Report issued on Norwich hotel redevelopment
Norwich - A report outlining details of a proposal by a hotel developer to use $2.8 million in future property tax revenue to finance the redevelopment of a defunct hotel project on Route 82 was presented to the City Council Tuesday night and will be the subject of a public hearing March 26.
The Hampton Project Municipal Development Plan was written by staff at the Norwich Community Development Corp. using project details provided by hotel developer CT Norwich LLC, a subsidiary of Winston Hospitality Inc.
Winston took over the abandoned, nearly complete, hotel project last May, but the building had been subject to three years of vandalism, metal thieves, weather damage and deterioration after the project was abandoned in 2010 by the previous developer.
The Municipal Development Plan is the required first step if the city plans to go forward with the request for tax increment financing - in which property taxes owed to the city would instead be used to pay off the bonds. Winston has asked that $140,000 per year for 20 years of future property tax revenue be used to pay off 9 percent of the project's financing.
The City Council asked NCDC to write the Municipal Development Plan in December to start its review of the request. But the plan does not bind the council to approving the project, NCDC officials said. The council would have to approve the tax increment financing after the plan is in place for it to go forward.
The plan has been posted to the NCDC website, www.askncdc.com/programs-incentives/hampton and is available at the NCDC office at 77 Main St. The public hearing will be held at 6:30 p.m. on March 26 in Council Chambers at City Hall.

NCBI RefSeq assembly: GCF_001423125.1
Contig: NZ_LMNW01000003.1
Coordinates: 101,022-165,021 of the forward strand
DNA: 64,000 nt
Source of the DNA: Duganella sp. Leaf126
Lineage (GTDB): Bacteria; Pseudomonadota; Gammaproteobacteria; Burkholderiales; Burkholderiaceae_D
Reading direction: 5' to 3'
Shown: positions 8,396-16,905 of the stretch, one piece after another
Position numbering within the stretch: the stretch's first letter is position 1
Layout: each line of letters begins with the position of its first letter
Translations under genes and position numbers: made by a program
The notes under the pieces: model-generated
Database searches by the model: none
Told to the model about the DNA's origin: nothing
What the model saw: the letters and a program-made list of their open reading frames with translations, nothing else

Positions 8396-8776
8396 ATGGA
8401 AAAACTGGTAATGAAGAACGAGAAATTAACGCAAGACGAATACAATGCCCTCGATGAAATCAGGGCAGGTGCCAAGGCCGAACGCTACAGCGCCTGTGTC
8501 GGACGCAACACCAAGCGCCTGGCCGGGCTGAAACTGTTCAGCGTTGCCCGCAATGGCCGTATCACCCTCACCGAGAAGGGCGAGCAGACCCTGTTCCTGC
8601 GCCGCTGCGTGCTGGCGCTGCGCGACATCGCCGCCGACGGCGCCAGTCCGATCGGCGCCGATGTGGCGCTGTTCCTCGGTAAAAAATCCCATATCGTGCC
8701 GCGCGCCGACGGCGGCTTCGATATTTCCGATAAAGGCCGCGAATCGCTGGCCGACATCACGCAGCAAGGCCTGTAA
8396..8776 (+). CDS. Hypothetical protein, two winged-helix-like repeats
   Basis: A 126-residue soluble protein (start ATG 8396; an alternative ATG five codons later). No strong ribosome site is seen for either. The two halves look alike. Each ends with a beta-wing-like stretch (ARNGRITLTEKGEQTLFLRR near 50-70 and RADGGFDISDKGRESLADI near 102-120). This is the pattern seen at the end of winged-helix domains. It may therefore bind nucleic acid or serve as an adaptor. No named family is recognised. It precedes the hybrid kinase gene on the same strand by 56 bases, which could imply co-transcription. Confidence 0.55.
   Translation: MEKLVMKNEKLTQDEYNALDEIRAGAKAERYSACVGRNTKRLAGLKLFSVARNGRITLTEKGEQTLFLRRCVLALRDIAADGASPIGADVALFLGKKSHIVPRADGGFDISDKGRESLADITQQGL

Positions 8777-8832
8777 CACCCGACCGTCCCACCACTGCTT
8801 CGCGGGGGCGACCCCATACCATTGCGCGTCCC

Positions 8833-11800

The $2.8 million in city money would secure $1.3 million in financing to remediate the extensive damage in the building, with the remaining $1.5 million to cover interest and financing cost of the bonds.
The city still would receive a small portion of the annual real estate tax revenue over the years, and all of the personal property taxes on hotel equipment. The city also would receive utilities revenue to Norwich Public Utilities, and the plan projects that the completed hotel would boost property values in the key commercial Interstate 395 Exit 80 area.
Winston also hopes to obtain $625,000 from the state through various grants, loans and tax exemptions to fund the $10 million project.
Mayor Deberey Hinchey said Wednesday she has just started to review the report and the calculations for what the city might receive in future taxes and other revenue. She said she has questions about the request - including the future of the hotel market in the region - and whether this would be a good deal for Norwich taxpayers.
The developer has said without the commitment of future city tax revenue, the project would not go forward, and eventually, the derelict building would have to be torn down.
"The thing I'm concerned about is the property tax benefits," Hinchey said. "… I want the thing done, but I can't do it if it doesn't make sense for Norwich taxpayers."
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